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November 17, 1994|MARY MOORE and SUSAN STEINBERG

CULVER CITY: The Culver City Council agreed Monday to continue taking part in the South Bay Joint Powers Consortium, a group of mayors from more than half a dozen cities who have been discussing ways to lower their electric rates. The mayors voted last month to obtain the consent of their respective city councils before continuing their negotiations with Southern California Edison. Consortium members are demanding a 25% residential rate reduction from Edison. The group is also considering whether its member cities should attempt to join forces and purchase power collectively.

SANTA MONICA: The Santa Monica City Council delayed voting on a controversial anti-smoking ordinance Tuesday after hearing dozens of restaurateurs oppose what would be the most restrictive smoking ban in the Los Angeles area.

The proposed ban, held over until next Tuesday's council meeting, would prohibit smoking in all indoor workplaces, including bars.

Opponents of the smoking ban filled the council chambers Tuesday. The majority of them were business owners and employees who argued they would lose customers to nearby cities that do not prohibit lighting up in bars.

"It seems to come down to common sense. If bars outside of Santa Monica let people smoke, smokers will go there," said Owen Hicks, bartender at the Bob Burns restaurant.

Only a handful of supporters spoke at the meeting. Former waitress Pamela Rowan said she contracted pulmonary lung disease from secondhand smoke while working in a restaurant that she said was "like working in an ashtray."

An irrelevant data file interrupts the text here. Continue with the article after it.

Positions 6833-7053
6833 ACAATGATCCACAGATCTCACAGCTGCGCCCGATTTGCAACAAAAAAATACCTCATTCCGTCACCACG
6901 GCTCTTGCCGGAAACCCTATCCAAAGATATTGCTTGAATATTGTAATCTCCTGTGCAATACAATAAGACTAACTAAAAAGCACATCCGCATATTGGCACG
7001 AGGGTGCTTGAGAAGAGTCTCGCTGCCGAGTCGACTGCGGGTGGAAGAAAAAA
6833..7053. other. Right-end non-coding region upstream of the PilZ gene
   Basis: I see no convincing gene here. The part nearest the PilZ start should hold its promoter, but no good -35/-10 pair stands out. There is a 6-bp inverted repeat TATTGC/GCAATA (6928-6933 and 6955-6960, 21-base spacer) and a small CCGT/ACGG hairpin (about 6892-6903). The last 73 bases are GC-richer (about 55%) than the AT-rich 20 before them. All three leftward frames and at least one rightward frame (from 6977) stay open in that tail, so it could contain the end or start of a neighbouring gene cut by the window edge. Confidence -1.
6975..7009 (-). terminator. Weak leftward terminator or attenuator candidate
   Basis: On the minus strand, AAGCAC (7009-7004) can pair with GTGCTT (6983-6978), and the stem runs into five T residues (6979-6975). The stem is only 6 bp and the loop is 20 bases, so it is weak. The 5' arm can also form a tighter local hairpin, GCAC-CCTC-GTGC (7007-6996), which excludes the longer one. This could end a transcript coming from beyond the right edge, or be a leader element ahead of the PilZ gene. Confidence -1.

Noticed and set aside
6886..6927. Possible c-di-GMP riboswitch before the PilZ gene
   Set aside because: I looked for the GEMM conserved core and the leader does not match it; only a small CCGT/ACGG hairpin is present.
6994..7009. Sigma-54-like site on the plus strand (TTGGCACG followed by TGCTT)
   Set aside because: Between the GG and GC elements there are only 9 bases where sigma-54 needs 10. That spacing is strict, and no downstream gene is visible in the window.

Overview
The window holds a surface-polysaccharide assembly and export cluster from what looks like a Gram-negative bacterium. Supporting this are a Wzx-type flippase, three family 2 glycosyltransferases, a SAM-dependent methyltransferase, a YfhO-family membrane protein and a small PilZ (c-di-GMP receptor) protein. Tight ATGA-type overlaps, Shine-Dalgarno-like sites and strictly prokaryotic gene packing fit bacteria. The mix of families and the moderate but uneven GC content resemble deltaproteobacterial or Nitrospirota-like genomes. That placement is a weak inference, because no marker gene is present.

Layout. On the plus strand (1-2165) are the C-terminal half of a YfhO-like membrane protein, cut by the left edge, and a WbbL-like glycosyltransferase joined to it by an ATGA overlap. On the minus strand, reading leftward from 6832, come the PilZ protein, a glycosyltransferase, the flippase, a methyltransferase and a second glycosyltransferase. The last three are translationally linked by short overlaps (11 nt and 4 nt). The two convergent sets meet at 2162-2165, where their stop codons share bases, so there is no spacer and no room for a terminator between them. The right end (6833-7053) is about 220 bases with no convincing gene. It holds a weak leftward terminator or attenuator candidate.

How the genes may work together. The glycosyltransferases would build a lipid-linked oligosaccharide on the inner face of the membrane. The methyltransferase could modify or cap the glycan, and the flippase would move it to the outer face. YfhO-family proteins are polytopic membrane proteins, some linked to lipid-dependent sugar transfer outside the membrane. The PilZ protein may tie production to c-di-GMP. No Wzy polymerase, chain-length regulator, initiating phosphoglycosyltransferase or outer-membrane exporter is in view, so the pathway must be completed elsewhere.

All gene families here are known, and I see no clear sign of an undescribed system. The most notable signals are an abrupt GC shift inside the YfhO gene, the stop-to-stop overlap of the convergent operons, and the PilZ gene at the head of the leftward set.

"Why should I have to quit my job?" she asked. "Don't I have the right to a safe and healthy work environment?"

Currently, Santa Monica bans smoking in restaurants but allows smoking in bar and bar areas in restaurants. The city's current law, passed last year, is similar to those of Los Angeles, Beverly Hills and West Hollywood.

The City Council had initially discussed adopting the tough smoking ban in October but decided to wait until after voters determined the fate of Proposition 188 in the Nov. 8 election.

Proposition 188, backed by the Philip Morris tobacco company, would have repealed all local smoking laws, setting a statewide standard that would have permitted smoking in bars and restaurants. Its defeat clears the way for another law, Assembly Bill 13, to take effect in January.

AB 13, by Assemblyman Terry B. Friedman (D-Brentwood) and signed by Gov. Pete Wilson, bans smoking in all California restaurants, but allows lighting up in bars and bar areas of restaurants.

"That's what we would prefer, to be on a level playing field with all the other cities," said Herb Astrow, owner of Yankee Doodles pool hall.

Jay Fiondella, owner of Chez Jay, said he knows he has lost patrons in his restaurant since the city began requiring dining areas to be 100% smoke-free. As for the proposed smoking ban in bars, Fiondella said: "Santa Monica is known as many things, but I'd hate it to be known as the city of smoke-busters."

In other action, the council indefinitely extended a juvenile curfew that requires youths under age 18 to be off the streets by 10 p.m. on weeknights and 11 p.m. on Fridays and Saturdays. The ordinance, passed in July of last year and set to expire on Dec. 31, allows police to prevent teen-agers from loitering in public places.

Loitering is defined as "lingering about for the purpose of committing a crime as the opportunity may present itself." The curfew does not affect minors coming home from work, running errands for their parents or attending movies, according to the city attorney's office.

Santa Monica Police Chief James T. Butts requested that the curfew remain in effect because juveniles continue to congregate at the Third Street Promenade, the Santa Monica Pier and Palisades Park, said Police Lt. Bill Brucker.

Since it was enacted, the curfew has resulted in 47 citations. The youths are not arrested, police said, but are taken to the police station and released to their parents.

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